Dell Slashes 1900 Irish Jobs Stuns Country

Ireland suffered its biggest economic blow in years on Thursday when Dell, the American computer group, said that it was slashing its workforce that is based in Limerick and shifting its European manufacturing operations to Poland.

Dell, which is Ireland’s second largest corporate employer and its biggest exporter, said that it was cutting 1,900 jobs in Limerick.  Economists calculate that each Dell job in the country underpins another four to five jobs. It has been calculated that Dell contributed about 5 per cent to Ireland’s GDP in recent years.

Managers at the Limerick plant called in all workers to break the news at 9am on Thursday. They were told that of the company’s 4,300 Irish employees 1,900 — overwhelmingly assembly-line workers — would lose their jobs between April 2009 and January 2010.  By then, the company said, it plans to have transferred the entire Irish production of laptops and desktop computers to a new plant in Lodz, Poland’s third-largest city — where labour costs are at least two-thirds of Dell’s rates in Ireland — and to subcontractors, chiefly in Asia.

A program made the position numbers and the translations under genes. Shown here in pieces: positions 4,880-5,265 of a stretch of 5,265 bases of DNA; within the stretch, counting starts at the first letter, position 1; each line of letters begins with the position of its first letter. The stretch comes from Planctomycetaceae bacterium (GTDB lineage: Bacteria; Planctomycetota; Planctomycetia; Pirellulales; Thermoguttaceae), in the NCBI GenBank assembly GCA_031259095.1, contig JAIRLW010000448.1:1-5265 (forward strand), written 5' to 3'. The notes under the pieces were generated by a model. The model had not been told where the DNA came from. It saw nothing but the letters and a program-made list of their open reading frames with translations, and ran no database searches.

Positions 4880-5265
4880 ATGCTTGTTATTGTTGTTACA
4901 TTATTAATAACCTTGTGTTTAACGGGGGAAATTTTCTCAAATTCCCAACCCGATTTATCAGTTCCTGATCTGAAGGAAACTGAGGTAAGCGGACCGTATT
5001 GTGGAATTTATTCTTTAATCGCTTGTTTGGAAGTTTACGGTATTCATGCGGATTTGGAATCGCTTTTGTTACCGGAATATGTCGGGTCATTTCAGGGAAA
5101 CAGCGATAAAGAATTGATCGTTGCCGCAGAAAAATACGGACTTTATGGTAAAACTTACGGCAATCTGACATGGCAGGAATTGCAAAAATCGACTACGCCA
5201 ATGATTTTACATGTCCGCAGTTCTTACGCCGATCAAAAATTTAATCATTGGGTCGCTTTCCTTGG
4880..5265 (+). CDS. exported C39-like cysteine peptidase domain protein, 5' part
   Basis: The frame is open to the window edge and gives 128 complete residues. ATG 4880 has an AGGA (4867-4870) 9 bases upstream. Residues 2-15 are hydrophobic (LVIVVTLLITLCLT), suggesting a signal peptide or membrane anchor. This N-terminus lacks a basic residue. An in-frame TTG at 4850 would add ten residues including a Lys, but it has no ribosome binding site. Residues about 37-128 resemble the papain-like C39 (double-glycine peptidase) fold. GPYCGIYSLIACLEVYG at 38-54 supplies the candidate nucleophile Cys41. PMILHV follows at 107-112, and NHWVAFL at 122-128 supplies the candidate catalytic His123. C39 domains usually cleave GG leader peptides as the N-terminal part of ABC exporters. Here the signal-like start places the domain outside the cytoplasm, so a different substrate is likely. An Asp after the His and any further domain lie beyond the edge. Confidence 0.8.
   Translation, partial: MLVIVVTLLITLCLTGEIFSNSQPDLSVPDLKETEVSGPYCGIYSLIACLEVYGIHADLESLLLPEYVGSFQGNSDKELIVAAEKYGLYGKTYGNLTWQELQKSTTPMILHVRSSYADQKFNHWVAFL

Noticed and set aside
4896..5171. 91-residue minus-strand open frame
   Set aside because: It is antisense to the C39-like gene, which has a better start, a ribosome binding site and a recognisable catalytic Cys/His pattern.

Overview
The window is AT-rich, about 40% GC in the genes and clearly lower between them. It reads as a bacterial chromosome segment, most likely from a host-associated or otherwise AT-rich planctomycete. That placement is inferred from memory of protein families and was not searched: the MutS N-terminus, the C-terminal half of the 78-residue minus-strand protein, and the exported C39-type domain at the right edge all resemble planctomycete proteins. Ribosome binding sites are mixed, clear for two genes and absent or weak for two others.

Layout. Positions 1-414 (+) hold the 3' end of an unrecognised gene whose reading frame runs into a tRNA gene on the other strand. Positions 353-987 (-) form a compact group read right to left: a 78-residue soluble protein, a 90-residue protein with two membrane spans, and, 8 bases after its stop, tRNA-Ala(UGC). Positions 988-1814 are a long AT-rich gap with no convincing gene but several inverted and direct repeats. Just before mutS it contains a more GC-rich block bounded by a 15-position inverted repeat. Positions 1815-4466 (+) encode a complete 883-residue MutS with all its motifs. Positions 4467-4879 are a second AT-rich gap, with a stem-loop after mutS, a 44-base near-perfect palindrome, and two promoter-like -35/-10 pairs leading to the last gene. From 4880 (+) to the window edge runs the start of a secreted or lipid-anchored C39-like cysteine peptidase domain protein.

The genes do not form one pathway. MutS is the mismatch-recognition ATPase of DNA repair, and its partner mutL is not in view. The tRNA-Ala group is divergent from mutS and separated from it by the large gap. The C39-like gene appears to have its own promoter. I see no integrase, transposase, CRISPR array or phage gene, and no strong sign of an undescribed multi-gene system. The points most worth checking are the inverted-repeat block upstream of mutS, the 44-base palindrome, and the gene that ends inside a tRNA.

Sean Corkery, vice-president of operations, who broke the news to large groups of employees, said: “This is a difficult decision but the right one for Dell to become even more competitive and deliver greater value to customers.”

John Gilligan, the mayor of Limerick, called yesterday “the blackest day” in the city’s history and accused Dell of lacking corporate responsibility by concealing its decision for as long as three years. He added: “It is not a question of 2,000 people being out of work …15,000 people could be impacted.” Mr Gilligan said that he expected comparable state funding to the €185 million (£167 million) that it made available to the pork industry in December after the tainted pig meat scare.

Dell is the dominant employer in Limerick where unemployment is higher than a soaring national rate, nearing 8 per cent.

“The anger inside there is unbelievable,” said Mike Killeen, 36, outside the Dell assembly line where he has worked for seven years. He said Mr Corkery “was savaged inside — and rightly so”.

Mr Killeen added: “This is not about a company that is in trouble. This is about greed, corporate greed. They’re going to Poland because apparently they can make an extra 3 per cent.”



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